Chicago’s Museum of Contemporary Art co-commissioned Bellowing Sun, the sixth album from Jaime Fennelly’s Mind Over Mirrors, once a solo project and now a quartet including Jim Becker, violinist from Califone, Jon Mueller, drummer from Volcano Choir and Death Blues, and singer Janet Beveridge Bean of Freakwater. Fennelly is the synthesist, harmoniumist and co-composer of the three-year, multimedia project, which was performed live at the MCA on April 6 and 7.
The production was a deep, layered, trippy 70-minute immersion into a 12-song cycle, a stoners delight, perhaps referencing, remembering or reflecting on the months in a year or the number of celestial zodiac signs.
The audience was seated in a square on the floor of Edlis Neeson Theater, surrounding a massive, hung, rotating zoetrope, a multicolor drum (painted by Timothy Breen), lit from within and without, which changed illumination patterns and speed to match each composition. The lighting instruments on the sides and floor, designed by Keith Parham, were intense (like maybe a bellowing sun?), causing some audience members to shade their eyes.
The four players moved among multiple instruments (including double wooden flutes and cowbells) and synthesizers underneath the giant circular canvas structure, both overwhelmed by and yet in sync with the overarching theme of movement and rhythm, a drumbeat throughout the program, utilizing a kit, shared kettle drum, conga and two gongs.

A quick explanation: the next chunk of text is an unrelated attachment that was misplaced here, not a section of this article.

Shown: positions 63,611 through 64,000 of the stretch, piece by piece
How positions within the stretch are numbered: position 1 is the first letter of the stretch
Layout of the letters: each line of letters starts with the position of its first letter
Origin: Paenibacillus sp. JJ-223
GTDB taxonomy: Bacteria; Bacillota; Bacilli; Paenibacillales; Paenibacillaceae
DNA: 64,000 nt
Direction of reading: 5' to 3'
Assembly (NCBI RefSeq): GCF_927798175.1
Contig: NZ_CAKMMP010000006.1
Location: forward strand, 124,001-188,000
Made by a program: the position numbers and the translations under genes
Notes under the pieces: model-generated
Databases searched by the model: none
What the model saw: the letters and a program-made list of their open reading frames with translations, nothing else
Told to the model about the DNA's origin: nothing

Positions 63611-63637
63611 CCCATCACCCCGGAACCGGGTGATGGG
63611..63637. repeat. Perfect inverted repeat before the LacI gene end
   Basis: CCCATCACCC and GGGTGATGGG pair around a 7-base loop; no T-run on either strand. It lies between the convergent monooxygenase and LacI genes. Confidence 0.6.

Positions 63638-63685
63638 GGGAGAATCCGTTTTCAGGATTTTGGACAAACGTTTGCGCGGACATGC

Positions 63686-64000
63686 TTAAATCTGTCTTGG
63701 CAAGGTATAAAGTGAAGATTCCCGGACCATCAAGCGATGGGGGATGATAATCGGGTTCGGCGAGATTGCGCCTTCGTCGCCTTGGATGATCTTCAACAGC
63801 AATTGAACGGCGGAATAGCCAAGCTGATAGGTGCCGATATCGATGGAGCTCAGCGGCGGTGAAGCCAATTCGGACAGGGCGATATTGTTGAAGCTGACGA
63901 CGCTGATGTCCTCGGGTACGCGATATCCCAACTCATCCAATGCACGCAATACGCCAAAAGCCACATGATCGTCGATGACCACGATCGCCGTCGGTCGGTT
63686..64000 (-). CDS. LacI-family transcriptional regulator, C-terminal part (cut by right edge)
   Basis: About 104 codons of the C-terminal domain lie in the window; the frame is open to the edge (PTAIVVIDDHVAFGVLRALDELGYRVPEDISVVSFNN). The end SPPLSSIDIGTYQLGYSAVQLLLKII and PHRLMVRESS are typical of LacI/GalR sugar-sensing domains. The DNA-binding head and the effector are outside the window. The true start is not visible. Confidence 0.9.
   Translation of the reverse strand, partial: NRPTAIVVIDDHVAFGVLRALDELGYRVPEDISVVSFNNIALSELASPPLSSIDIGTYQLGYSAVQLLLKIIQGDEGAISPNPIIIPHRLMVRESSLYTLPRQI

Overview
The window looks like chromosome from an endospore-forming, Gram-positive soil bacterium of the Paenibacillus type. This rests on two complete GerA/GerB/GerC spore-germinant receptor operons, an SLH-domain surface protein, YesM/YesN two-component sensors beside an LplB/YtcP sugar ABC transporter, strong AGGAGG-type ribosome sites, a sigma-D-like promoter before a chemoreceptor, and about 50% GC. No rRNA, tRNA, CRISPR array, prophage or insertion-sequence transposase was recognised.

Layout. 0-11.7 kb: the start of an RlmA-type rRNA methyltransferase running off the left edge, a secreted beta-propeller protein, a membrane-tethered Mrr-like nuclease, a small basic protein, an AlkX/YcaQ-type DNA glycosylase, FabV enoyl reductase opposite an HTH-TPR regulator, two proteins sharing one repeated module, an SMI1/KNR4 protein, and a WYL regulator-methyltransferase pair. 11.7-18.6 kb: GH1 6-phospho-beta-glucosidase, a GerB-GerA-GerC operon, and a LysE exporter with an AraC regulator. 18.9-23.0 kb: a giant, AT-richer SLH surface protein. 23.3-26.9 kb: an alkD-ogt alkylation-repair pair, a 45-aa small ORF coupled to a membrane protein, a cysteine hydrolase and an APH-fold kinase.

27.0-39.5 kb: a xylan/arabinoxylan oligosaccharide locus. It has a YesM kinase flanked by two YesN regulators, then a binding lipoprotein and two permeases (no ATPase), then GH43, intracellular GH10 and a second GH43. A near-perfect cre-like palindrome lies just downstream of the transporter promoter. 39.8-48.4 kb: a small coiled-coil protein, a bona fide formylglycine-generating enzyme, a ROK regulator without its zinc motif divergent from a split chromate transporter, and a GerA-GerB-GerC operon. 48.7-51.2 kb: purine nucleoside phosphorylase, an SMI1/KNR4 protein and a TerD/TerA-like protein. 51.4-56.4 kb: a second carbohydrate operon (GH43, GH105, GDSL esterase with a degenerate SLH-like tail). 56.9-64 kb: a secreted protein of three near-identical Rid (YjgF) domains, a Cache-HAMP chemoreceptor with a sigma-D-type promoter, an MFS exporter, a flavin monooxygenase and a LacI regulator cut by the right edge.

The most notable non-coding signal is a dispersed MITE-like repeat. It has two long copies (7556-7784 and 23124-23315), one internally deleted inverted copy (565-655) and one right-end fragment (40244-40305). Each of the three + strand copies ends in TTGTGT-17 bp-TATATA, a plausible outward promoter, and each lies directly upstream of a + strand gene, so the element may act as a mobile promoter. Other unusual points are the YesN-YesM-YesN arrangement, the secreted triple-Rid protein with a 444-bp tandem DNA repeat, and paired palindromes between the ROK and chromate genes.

The drums provided a Native American feel, the fiddle and flute a Celtic vibe, plus a Middle Eastern call to prayer leitmotif. The pieces are evocative, but not derivative, of the film Koyaanisqatsi (frankly, anything Philip Glass), the initiated systems of Brian Eno’s ambient music, and Robert Fripp’s tape looping technique called Frippertronics.
Bean’s clarion voice repeated phrases such as “the butterfly of the Eastern” and words like “life” on half of the tracks, and added a zither at times too (although she should turn around sometimes so the audience can see the face behind the long false eyelashes and zoetrope-scraping bouffant, and embrace the theater-in-the-round).
This experiment was carefully crafted to defy convention, offering an onslaught of whirling visuals and tribal sounds, inviting, defining and creating a new type of community calendar.